Court cost collections continue to sag

By on December 23rd, 2014 in , , : in State & Local Government

In tough budget years, lawmakers have often looked for alternative ways to bring in revenue to support state government operations. In the case of the judicial branch of government, the Legislature has repeatedly raised the charges, fees and fines charged to the users of the court system, shifting much of the cost burden for court operations to the courts themselves.

However, court cost collections have proven to be a less than reliable source of revenue. In 2014, total criminal and civil court collections were down by $8.5 million to 2013, a drop of 6 percent. Compared to 2011, total court cost collections are down $17 million, or 10 percent. That’s a decline in collections even through the Legislature raised fee amounts during that same time period.

About 2/3 of court costs are collected through the criminal courts, amounting to just over $96 million in collections in 2014. The biggest component of that is traffic court collections. And that’s where the steepest drop in collections has come. In 2014, the state court system collected $54 million through traffic courts across the state, compared to $72 million in 2011. That’s an $18 million decline, or a 25 percent drop, over that time period.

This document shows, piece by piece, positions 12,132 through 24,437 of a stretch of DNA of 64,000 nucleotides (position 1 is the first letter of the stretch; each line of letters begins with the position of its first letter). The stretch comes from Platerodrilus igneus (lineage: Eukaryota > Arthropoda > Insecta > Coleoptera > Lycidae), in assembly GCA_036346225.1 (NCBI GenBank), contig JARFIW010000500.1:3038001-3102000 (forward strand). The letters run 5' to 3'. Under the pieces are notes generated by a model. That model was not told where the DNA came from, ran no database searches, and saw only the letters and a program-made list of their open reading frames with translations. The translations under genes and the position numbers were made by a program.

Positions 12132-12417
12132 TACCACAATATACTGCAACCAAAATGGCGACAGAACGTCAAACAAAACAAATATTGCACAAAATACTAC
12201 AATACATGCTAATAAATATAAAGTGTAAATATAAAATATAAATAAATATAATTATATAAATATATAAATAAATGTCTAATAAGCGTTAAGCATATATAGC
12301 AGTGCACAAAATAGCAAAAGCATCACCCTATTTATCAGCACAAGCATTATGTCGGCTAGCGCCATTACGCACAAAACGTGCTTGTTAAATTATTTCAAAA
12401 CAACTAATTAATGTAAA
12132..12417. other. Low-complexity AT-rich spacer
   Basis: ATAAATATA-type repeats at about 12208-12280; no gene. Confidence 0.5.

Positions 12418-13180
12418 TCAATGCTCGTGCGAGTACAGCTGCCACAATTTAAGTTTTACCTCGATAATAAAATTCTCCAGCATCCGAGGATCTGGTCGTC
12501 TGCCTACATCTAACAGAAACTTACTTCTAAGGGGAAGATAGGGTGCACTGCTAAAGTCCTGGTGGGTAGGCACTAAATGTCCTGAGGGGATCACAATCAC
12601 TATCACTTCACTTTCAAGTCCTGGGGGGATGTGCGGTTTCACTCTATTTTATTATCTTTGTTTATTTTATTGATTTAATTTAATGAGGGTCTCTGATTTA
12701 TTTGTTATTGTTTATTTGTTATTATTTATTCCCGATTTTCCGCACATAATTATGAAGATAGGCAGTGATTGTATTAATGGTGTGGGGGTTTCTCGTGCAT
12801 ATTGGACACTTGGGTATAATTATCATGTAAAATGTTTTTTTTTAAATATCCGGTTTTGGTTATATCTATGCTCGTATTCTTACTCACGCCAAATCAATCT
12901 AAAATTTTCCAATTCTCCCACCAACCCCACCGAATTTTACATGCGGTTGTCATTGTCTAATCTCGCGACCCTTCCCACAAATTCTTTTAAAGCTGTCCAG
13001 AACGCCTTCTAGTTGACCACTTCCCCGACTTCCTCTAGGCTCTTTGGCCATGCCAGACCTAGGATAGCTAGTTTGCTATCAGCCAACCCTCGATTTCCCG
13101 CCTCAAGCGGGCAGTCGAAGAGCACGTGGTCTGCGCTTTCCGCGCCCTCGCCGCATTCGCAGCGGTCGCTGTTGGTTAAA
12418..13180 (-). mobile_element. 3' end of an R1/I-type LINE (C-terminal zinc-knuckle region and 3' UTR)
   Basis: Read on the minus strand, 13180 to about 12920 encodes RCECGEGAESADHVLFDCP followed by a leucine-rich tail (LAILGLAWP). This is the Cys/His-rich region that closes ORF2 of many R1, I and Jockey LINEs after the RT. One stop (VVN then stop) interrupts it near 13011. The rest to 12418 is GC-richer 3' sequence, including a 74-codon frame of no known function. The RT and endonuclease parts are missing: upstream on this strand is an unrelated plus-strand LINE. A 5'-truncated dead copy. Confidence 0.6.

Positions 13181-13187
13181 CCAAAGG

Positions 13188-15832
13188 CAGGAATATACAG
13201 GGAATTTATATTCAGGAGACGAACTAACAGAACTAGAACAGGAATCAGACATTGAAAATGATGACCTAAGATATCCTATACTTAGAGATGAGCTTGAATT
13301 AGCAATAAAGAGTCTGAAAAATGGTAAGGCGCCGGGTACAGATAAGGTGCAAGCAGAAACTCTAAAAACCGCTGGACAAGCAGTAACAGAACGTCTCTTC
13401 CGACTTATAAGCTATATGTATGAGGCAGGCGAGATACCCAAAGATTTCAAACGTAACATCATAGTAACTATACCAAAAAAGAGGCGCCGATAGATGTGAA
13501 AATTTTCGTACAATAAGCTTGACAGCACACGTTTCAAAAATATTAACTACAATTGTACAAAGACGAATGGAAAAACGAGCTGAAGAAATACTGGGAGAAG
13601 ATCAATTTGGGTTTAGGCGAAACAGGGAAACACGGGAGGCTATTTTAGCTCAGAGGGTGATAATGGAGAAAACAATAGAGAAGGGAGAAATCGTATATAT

This decline could be linked to problems in other departments. The Department of Public Safety reports that currently it has only 289 Troopers assigned to Highway Patrol statewide, far short of past staffing levels. According to figures provided by the State Personnel Department, DPS, as a whole, had 276 fewer employees in FY 2014 than it did in 2008, which amounts to an overall decrease in employees of nearly 20 percent. According to DPS, troopers issued  792,860 citations in 2012. That number fell to 690,323 citations in 2013. From January to November of 2014, troopers had issued 663,414 tickets. Beginning in 2015, DPS will be folded into the new Alabama Law Enforcement Agency. LEA director Spencer Collier has said he plans to put a priority on putting more troopers on the road.

Collections in the civil courts make up the remaining 1/3 of collections, totaling $48 million in 2014.That total is roughly the same amount collected in 2011.